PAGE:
If you are unsure or need help finding a reliable bed bug expert, reach out to the IBBRA, we can help! The IBBRA diligently screens their service providers who have extensive bed bug experience, care about their clients, are ethical, and are known for exemplary service. If you have any questions feel free to call us 1-888-9-NOBEDBUGS www.ibbra.org
Don’t be surprised if in the future you see signs that say, “Possible Bed Bugs Enter at Your Own Risk!”
In 2009, I wrote the first Bed Bug Detection Dog book with the vision and understanding of the future growth of this field of expertise. The book has been the go-to for several educational institutions, a teaching tool and revelation for pest control and an awareness book for readers everywhere.
Whether we like it or not, just like fleas, flies, ticks, cockroaches or any other common pest, which we are familiar, bed bugs, will and are becoming a way of life and will further their abysmal presence through exponential growth deep into this century.
Bed bugs have moved into first place as the number one most difficult pest to identify and eliminate because of their esoteric nature, sheer ignorance and denial of their existence for most. Since bed bugs are persistent miscreant hitchhikers and many people are not affected by their bites, they are carried daily by both people who cannot afford professional services and unsuspecting individuals to work, school, friends’ homes and frequented public places.
Unfortunately, the burden of proof lies on proprietors, yet at no fault of their own proving where the bed bugs came from is impossible. Intake procedures and running people through decontamination before entering all dwellings is not an option.
In commercial environments, once discovered, usually by a patron complaining or suffering from a bite, there is no way to know who brought them in or where they came from. A maintenance worker, employee, repairperson or a patron can introduce them.
This “proof” and burden falls on the proprietor/owner of the business to protect their environment; remediate, and in some cases compensate the individual for their annoyance. In some cases, the law becomes the conciliator between both parties with the proprietor normally taking the financial fall. This intermediary between parties to reconcile drains the ROI when handled by “reactionary” means only.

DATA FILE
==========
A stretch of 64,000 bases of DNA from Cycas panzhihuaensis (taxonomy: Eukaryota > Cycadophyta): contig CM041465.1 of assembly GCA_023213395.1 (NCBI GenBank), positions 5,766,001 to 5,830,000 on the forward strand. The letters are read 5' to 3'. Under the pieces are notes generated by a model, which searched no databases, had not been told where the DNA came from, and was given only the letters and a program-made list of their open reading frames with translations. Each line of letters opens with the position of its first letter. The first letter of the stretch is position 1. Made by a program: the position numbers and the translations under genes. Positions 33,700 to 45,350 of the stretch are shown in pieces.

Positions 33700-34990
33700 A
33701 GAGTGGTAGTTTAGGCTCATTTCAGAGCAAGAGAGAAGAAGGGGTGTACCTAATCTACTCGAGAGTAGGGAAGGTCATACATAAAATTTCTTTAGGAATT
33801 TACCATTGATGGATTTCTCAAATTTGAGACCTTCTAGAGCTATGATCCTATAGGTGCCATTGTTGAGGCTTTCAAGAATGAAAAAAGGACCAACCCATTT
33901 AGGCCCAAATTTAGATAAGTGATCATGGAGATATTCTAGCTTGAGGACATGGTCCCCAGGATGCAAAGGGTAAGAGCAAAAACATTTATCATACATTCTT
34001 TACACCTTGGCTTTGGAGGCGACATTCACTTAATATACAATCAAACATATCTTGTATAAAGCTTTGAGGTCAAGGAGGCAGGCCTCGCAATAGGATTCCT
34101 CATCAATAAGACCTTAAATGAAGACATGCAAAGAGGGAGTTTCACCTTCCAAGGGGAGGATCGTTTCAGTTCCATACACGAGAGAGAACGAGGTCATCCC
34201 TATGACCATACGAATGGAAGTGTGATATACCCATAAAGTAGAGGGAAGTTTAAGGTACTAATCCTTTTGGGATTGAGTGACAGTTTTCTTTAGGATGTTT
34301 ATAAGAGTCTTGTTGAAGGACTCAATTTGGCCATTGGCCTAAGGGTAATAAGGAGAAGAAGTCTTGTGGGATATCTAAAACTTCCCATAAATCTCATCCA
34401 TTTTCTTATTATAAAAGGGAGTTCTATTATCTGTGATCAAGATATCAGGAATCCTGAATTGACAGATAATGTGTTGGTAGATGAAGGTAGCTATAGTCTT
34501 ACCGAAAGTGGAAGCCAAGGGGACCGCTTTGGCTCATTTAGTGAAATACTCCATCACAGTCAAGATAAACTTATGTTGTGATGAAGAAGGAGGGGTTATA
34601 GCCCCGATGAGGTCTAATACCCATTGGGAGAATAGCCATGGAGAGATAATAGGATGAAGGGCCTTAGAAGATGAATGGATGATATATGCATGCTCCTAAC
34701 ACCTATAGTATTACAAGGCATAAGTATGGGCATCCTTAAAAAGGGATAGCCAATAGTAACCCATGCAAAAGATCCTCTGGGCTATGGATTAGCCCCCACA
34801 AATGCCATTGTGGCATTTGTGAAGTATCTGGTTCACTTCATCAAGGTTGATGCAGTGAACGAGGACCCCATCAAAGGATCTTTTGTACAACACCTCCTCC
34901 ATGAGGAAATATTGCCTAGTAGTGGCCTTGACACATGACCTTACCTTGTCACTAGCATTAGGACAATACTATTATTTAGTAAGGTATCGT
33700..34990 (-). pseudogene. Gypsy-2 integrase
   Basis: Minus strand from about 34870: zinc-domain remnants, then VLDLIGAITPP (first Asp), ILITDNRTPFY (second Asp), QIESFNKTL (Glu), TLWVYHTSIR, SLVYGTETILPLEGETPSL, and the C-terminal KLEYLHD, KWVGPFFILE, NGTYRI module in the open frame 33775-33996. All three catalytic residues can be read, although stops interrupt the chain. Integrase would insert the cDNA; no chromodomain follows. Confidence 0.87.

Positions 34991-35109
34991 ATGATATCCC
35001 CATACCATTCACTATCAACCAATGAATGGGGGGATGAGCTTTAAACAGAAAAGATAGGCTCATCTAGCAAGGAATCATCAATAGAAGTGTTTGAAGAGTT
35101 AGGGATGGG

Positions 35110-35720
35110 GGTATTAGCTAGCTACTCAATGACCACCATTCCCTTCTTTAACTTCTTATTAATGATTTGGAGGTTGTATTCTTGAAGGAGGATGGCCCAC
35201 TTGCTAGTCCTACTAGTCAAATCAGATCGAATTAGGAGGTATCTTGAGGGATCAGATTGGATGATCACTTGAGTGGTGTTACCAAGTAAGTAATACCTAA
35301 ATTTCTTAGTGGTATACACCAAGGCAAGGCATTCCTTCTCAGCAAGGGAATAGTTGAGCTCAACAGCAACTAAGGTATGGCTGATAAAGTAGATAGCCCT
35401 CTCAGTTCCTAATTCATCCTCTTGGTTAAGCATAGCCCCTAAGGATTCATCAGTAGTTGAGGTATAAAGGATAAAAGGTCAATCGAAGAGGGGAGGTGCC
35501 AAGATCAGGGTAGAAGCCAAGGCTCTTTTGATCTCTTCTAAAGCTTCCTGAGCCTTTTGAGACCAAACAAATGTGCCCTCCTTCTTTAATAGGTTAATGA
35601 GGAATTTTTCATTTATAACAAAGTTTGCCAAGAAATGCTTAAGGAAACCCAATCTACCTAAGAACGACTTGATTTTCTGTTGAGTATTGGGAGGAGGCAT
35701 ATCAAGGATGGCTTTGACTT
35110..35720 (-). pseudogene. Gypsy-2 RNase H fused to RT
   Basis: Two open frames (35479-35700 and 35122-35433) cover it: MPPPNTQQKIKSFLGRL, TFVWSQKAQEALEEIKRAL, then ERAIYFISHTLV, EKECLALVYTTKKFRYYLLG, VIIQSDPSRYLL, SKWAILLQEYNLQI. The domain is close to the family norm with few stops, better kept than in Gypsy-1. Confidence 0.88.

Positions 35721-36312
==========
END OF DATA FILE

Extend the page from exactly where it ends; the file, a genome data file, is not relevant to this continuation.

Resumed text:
Reactive vs. Proactive Solutions
Because bed bugs come with a physical disgrace of “unkempt, dirty, low-income, street bum, and filth” accompanied with a bucket of emotional shame, guilt and embarrassment; most people don’t want to talk about them. The time for this ignorance to stop is now!
A more common sense approach is the only way that we can combat and control their growth in the future. An example of common sense is precautionary and prevention processes that initiate a vigilance to discover them early enough so that “infestations” are not allowed to build.
You wouldn’t go camping without a mosquito repellant, and you would certainly check for ticks if you frolicked in an open field, so the same type of precautions will eventually become the norm when it comes to bed bugs. Developing patterns of regular proactive inspections will be the only way to stay on top of infestations building along with mass public awareness and education.
Offering a Cloak of Protection
Regular Proactive K9 Inspections offers an extra layer and cloak of protection against the physical building of bed bug infestations, and early detection thus helping to limit the extent of bites to one or two compared to dozens from larger amounts of bed bugs found in “infestations”. They also help reduce the remediation costs of pest control by targeting the areas that require treatment to assist in avoiding treating areas that are not affected. Another benefit is reduction of pesticides when using chemical treatments.
Let’s all get our heads out of the sand and start talking about how we as home owners and businesses owners can make a significant difference in the way people look at bed bugs.
Visit the IBBRA web site to schedule proactive K9 inspections!
We are here to help!
www ibbra.org 888-9-NOBEDBUGS
Over the past decade, bed bugs have slowly crept their way into homes and businesses across our nation, stretching out from the inner cities into the burbs and beyond. For the most part, people assume bedbugs are seasonal because of the attention they received during spring and summer, but the fact remains that it doesn’t matter what time of year it is to them. The only thing that matters for a bed bugs survival is warmth and human blood, which our homes provide.
Aside from a few seasonal high traffic travel and visiting days during fall and winter like Thanksgiving, Christmas and New Year’s; normally people are less active during the cold winter. News of infestations and breakouts rise when the weather warms and people start moving around more. It’s not that they weren’t there during the colder season to begin with; they were hiding in places that people were not looking.